While statistically no more effective, exceeding minimal detectable change scores and favorable effect sizes suggest that a 4-week progressive BTS program may be more effective at improving self-assessed disability and postural control in CAI patients than balance training in isolation.

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Matthew C. Hoch, David R. Mullineaux, Richard D. Andreatta, Robert A. English, Jennifer M. Medina-McKeon, Carl G. Mattacola, and Patrick O. McKeon

Context:

A single talocrural joint-mobilization treatment has improved spatiotemporal measures of postural control but not ankle arthrokinematics in individuals with chronic ankle instability (CAI). However, the effects of multiple treatment sessions on these aspects of function have not been investigated.

Objective:

To examine the effect of a 2-wk anterior-to-posterior joint-mobilization intervention on instrumented measures of single-limb-stance static postural control and ankle arthrokinematics in adults with CAI.

Design:

Repeated measures.

Setting:

Research laboratory.

Participants:

12 individuals with CAI (6 male, 6 female; age 27.4 ± 4.3 y, height 175.4 ± 9.78 cm, mass 78.4 ± 11.0 kg).

Intervention:

Subjects received 6 treatments sessions of talocrural grade II joint traction and grade III anterior-to-posterior joint mobilization over 2 wk.

Main Outcome Measures:

Instrumented measures of single-limb-stance static postural control (eyes open and closed) and anterior and posterior talar displacement and stiffness were assessed 1 wk before the intervention (baseline), before the first treatment (preintervention), 24–48 h after the final treatment (postintervention), and 1 wk later (1-wk follow-up). Postural control was analyzed as center-of-pressure velocity, center-of-pressure range, the mean of time-to-boundary minima, and standard deviation of time-to-boundary minima in the anteroposterior and mediolateral directions for each visual condition.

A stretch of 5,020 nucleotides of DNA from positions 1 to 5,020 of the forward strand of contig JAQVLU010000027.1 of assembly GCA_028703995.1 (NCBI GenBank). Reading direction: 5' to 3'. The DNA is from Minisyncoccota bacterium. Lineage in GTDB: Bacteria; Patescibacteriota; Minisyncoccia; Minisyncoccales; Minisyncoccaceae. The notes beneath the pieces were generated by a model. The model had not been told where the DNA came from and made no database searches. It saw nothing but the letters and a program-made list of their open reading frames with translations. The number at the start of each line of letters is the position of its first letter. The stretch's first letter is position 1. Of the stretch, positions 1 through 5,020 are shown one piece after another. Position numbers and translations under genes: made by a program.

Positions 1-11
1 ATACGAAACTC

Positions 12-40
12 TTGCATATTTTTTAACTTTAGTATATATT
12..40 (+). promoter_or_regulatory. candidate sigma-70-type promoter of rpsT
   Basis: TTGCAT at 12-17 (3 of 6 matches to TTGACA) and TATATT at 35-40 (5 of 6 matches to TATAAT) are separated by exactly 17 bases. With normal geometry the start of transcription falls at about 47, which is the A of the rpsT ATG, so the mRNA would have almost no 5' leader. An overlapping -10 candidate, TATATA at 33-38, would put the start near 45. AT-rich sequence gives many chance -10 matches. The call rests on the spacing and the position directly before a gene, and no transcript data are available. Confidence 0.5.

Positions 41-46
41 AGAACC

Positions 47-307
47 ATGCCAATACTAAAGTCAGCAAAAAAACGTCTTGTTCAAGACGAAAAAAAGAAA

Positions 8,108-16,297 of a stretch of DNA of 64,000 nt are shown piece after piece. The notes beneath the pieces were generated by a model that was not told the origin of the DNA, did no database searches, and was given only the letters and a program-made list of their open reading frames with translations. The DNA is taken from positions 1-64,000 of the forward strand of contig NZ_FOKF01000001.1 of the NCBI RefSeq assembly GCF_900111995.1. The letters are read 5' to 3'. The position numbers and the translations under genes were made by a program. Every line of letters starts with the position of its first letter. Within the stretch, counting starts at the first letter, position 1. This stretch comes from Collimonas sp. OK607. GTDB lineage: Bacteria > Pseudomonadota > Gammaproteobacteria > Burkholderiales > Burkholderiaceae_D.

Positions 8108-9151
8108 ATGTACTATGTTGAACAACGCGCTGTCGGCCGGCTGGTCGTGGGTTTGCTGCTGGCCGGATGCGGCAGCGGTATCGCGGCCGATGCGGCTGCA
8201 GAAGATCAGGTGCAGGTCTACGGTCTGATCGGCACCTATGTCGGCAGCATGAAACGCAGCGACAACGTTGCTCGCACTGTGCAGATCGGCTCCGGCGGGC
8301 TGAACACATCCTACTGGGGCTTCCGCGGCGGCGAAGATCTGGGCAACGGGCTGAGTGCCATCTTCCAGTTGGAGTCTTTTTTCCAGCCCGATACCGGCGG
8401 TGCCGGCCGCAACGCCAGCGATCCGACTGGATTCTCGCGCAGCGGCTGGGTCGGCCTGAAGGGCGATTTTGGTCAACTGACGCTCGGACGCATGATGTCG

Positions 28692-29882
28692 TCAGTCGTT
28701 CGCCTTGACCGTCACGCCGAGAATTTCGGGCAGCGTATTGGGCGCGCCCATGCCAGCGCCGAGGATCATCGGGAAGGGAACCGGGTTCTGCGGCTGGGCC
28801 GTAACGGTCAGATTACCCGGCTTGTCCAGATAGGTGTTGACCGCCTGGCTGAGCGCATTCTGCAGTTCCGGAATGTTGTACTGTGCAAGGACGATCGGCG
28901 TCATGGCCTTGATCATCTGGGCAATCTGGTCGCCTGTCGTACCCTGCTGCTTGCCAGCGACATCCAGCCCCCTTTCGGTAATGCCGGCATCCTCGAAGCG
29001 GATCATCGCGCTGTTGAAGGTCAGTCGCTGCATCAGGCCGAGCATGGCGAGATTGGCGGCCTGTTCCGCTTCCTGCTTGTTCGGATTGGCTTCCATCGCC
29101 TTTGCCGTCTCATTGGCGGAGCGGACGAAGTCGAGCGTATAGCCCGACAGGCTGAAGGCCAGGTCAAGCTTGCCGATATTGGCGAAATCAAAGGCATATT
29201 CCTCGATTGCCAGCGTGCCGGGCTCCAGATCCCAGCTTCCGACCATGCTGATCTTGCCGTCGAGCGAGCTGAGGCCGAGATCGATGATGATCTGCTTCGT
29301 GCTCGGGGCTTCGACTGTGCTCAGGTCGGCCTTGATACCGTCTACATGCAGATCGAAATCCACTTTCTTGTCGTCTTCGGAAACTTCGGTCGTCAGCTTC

Results:

No significant differences were identified in any measures of postural control (P > .08) or ankle arthrokinematics (P > .21).

Conclusions:

The 2-wk talocrural joint-mobilization intervention did not alter instrumented measures of single-limb-stance postural control or ankle arthrokinematics. Despite the absence of change in these measures, this study continues to clarify the role of talocrural joint mobilization as a rehabilitation strategy for patients with CAI.

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Bridget M. Walsh, Katherine A. Bain, Phillip A. Gribble, and Matthew C. Hoch

. Three RCTs met the inclusion criteria (Table  1 ). Characteristics of each study are shown in Table  2 . • One study 9 involved 2 groups: a balance training group and a balance training plus combination of calf-stretching, ankle joint traction, anterior/posterior ankle joint mobilizations, and plantar

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Kyle B. Kosik and Phillip A. Gribble

-bearing mobilization with movement. Participants received a total of 3 treatment sessions separated by 24 hours. Each treatment session consisted of 2 sets of 4 repetitions, separated by 1 minute of rest. The intervention consisted of a Maitland Grant III talocrurual joint traction and taclocrural joint mobilization

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Erik A. Wikstrom, Sajad Bagherian, Gary Allen, and Kyeongtak Song

Descriptions: Weight bearing mobilization with movement. Descriptions: Maitland Grade II talocrural joint traction and Grade III of talocrural joint mobilization in each session. Descriptions: Weight bearing mobilization with movement. Duration: 3 weeks Duration: 2 weeks Duration: 1 weeks Sessions per week: 2

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Adam B. Rosen, Abbis Jaffri, Andrew Mitchell, Rachel M. Koldenhoven, Cameron J. Powden, John J. Fraser, Janet E. Simon, Matthew Hoch, and Christopher J. Burcal

EA , Hoch MC . The effect of 2 forms of talocrural joint traction on dorsiflexion range of motion and postural control in those with chronic ankle instability . J Sport Rehabil . 2017 ; 26 ( 3 ): 239 – 244 . PubMed ID: 27632835 doi:10.1123/jsr.2015-0152 10.1123/jsr.2015-0152 29. Rosen A , Ko